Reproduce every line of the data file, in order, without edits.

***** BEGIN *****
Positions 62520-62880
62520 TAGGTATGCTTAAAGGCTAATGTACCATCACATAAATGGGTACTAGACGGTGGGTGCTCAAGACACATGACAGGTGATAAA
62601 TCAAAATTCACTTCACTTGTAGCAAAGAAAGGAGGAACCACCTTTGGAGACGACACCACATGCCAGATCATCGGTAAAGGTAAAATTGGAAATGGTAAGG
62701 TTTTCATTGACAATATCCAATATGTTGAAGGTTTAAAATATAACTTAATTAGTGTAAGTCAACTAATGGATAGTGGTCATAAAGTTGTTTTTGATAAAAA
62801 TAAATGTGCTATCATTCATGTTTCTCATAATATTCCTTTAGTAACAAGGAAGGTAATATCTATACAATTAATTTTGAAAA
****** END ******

Positions 62520-62880
62520 TAGGTATGCTTAAAGGCTAATGTACCATCACATAAATGGGTACTAGACGGTGGGTGCTCAAGACACATGACAGGTGATAAA
62601 TCAAAATTCACTTCACTTGTAGCAAAGAAAGGAGGAACCACCTTTGGAGACGACACCACATGCCAGATCATCGGTAAAGGTAAAATTGGAAATGGTAAGG
62701 TTTTCATTGACAATATCCAATATGTTGAAGGTTTAAAATATAACTTAATTAGTGTAAGTCAACTAATGGATAGTGGTCATAAAGTTGTTTTTGATAAAAA
62801 TAAATGTGCTATCATTCATGTTTCTCATAATATTCCTTTAGTAACAAGGAAGGTAATATCTATACAATTAATTTTGAAAA